It was a mere three days before the right-to-life movement mournfully marked — and President Barack Obama celebrated — the 38th anniversary of the U.S. Supreme Court’s Roe vs. Wade and Doe vs. Bolton decisions that legalized the killing of unborn children in all 50 states.

It probably wasn’t intentional, but last Wednesday’s criminal indictment of Kermit Gosnell for murder was not badly timed.


It was a mere three days before the right-to-life movement mournfully marked — and President Barack Obama celebrated — the 38th anniversary of the U.S. Supreme Court’s Roe vs. Wade and Doe vs. Bolton decisions that legalized the killing of unborn children in all 50 states.


Due to those decisions, Gosnell cannot be charged in connection with the thousands of unborn babies he has killed during his four-decade career as an abortion doctor in Pennsylvania.


Although the unborn have no legal protections in the U.S., at this time, our society still considers it a crime to kill a child after he or she has been born. That is where Gosnell is alleged to have fallen afoul of the law.


I’ll spare you the quite literally gory details, but Gosnell’s grim and often stomach-turning indictment at times reads almost like a horror novel, painting a picture of gross malpractice, flagrant violation of state and federal regulations and utter disregard for even the most basic standards of health and hygiene.


The indictment alleges that he killed one of his clients, Karnamaya Mongar, in November 2009 with overdoses of anesthesia and painkillers. But even worse, Gosnell, who was one of the few people in the U.S. willing to perform late-term abortions, is accused of erasing the line separating abortion from infanticide, killing seven babies after delivering them alive. An assistant reportedly even played with one of those seven babies for a while before killing him.


As you’d expect, the Gosnell case has elicited outrage and disgust from the pro-life community, but even supporters of legal abortion could hardly approve of the way Gosnell ran his business. Surely everyone can agree on that much.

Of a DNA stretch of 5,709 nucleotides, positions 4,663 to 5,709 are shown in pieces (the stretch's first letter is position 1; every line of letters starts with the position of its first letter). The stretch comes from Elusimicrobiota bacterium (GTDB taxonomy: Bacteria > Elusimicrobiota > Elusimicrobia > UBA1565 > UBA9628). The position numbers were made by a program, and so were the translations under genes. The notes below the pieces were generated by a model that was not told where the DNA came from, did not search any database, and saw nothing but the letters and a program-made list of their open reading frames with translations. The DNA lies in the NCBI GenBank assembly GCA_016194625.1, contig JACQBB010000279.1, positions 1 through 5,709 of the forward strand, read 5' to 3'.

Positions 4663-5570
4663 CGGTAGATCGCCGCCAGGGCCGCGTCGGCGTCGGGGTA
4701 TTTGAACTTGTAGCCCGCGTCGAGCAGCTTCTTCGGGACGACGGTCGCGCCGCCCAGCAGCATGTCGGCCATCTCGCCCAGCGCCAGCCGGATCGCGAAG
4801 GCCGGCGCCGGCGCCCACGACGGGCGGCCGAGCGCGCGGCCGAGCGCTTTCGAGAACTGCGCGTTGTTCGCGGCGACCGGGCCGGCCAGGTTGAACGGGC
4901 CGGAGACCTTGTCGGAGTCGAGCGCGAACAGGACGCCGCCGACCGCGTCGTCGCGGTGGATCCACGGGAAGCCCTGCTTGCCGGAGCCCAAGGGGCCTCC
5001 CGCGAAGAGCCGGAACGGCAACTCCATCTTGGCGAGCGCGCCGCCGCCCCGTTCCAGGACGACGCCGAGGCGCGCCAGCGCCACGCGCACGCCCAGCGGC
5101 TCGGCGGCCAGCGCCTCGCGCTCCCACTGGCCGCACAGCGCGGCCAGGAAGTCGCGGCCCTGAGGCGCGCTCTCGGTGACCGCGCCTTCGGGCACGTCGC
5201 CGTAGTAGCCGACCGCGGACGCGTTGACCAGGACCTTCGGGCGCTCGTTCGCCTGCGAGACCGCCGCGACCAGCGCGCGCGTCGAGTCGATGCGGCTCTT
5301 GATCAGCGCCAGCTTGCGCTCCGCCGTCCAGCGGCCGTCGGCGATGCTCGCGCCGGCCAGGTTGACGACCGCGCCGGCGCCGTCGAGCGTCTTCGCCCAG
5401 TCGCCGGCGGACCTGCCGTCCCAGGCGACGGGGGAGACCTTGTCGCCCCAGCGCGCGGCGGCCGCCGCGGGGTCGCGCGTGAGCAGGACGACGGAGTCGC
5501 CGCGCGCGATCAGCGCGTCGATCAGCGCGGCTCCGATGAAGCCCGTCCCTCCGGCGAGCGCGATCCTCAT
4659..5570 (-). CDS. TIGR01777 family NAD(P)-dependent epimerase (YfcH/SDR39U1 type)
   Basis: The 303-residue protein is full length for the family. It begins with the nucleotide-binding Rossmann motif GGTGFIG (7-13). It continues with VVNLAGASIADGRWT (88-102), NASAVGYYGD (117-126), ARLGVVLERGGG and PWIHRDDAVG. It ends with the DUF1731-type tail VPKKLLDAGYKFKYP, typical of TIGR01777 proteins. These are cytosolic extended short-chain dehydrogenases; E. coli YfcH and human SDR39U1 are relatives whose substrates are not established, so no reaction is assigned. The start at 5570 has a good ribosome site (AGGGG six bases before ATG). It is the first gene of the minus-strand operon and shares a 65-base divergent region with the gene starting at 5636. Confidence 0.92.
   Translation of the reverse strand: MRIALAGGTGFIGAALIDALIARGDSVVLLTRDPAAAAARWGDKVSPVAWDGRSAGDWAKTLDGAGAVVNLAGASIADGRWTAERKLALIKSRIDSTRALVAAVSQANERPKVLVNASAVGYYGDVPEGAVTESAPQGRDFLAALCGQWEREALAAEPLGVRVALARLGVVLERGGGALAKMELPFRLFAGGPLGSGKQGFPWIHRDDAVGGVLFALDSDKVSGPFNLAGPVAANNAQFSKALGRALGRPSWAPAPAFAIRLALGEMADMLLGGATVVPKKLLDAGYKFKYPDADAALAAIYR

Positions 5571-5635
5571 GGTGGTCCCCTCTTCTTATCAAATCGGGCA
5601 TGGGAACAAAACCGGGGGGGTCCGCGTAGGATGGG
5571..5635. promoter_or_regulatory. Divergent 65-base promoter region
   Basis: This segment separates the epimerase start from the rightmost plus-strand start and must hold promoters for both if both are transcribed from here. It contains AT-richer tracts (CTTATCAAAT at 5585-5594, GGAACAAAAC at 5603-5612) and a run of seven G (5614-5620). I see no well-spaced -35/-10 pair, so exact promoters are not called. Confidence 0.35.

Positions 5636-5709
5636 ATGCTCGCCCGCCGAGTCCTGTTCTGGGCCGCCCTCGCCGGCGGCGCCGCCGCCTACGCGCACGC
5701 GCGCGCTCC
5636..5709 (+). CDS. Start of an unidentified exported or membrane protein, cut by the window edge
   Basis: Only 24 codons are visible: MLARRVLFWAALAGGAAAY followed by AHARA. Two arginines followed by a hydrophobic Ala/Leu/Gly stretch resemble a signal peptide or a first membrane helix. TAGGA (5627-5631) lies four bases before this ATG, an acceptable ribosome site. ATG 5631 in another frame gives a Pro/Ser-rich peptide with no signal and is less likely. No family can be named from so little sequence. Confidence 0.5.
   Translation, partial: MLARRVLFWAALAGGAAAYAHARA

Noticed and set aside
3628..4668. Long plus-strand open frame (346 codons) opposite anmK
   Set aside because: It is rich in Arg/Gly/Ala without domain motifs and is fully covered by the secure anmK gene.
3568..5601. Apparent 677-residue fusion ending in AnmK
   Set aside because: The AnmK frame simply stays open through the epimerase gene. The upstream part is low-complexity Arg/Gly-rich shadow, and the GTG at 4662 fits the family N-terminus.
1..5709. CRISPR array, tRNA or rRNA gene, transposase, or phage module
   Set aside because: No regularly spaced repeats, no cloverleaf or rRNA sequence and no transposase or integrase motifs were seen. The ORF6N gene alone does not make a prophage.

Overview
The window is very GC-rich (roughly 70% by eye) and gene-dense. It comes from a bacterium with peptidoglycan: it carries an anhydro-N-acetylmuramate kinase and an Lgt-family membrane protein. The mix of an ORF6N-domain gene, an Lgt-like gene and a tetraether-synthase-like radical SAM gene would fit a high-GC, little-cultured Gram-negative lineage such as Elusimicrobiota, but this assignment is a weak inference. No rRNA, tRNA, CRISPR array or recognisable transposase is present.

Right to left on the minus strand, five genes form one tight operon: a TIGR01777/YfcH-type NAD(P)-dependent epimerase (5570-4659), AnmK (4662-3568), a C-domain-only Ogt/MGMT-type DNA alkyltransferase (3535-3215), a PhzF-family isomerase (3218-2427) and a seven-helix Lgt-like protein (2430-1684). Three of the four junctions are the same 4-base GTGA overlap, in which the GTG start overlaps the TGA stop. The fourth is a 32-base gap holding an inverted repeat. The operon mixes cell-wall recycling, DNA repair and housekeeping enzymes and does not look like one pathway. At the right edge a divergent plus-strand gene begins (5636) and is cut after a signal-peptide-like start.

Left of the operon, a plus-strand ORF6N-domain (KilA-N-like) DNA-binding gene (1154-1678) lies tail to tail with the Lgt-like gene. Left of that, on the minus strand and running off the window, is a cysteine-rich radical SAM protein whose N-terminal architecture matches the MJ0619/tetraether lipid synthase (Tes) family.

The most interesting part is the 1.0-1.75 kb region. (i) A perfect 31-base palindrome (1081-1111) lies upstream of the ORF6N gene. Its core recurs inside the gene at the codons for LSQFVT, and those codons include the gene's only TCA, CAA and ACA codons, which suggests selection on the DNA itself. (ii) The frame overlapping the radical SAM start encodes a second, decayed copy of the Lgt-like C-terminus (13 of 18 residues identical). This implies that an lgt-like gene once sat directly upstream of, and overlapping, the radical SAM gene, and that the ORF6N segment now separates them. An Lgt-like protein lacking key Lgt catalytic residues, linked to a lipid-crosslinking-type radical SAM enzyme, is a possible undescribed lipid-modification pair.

Despite their shock and disapproval, supporters of legal abortion really shouldn’t be surprised. Pro-lifers have been saying for decades that a culture that accepts and approves of abortion inevitably experiences a moral corrosion, a cheapening of life and coarsening of our moral sensitivities. We should expect a tendency for that to be far more pronounced among those who do the actual killing.


Now, some supporters of abortion say they want it to be “safe, legal and rare.” Mind you, they don’t really have a cogent or coherent reason for saying something should be rare if it’s not a bad thing and is solely a woman’s private choice, but still that word “rare” signals they know on some level that abortion really isn’t a good thing.


Still, it frankly doesn’t matter how “safe” an abortion may be (for the woman, that is, not the child) or how emotionally and intellectually sanitized our culture tries to portray it. Each abortion is an act of violence, a violation of something sacred, an assault on nature, turning from the beautiful and allowing the ugly to flourish.


We can try to rationalize it, but that does nothing to impede the consequences of our actions. Whenever a society devalues unborn human life, before long it suffers an erosion of respect for human dignity across the board.


That same trajectory of descent can be traced in the course of Gosnell’s career as plotted in the pages of his indictment and of the Philadelphia Inquirer: Absence of respect for the unborn was followed by lack of concern for the health of the women who came to him and a disregard for even the barest of legal and professional safeguards.


If you want to know how the travesty of Gosnell’s abortion business could be possible, ask the more than 50 million Americans who have been killed in their mothers’ wombs since 1973. You’ll hear the answer in their silenced voices.


Community editor Jared Olar may be reached at jolar@pekintimes.com.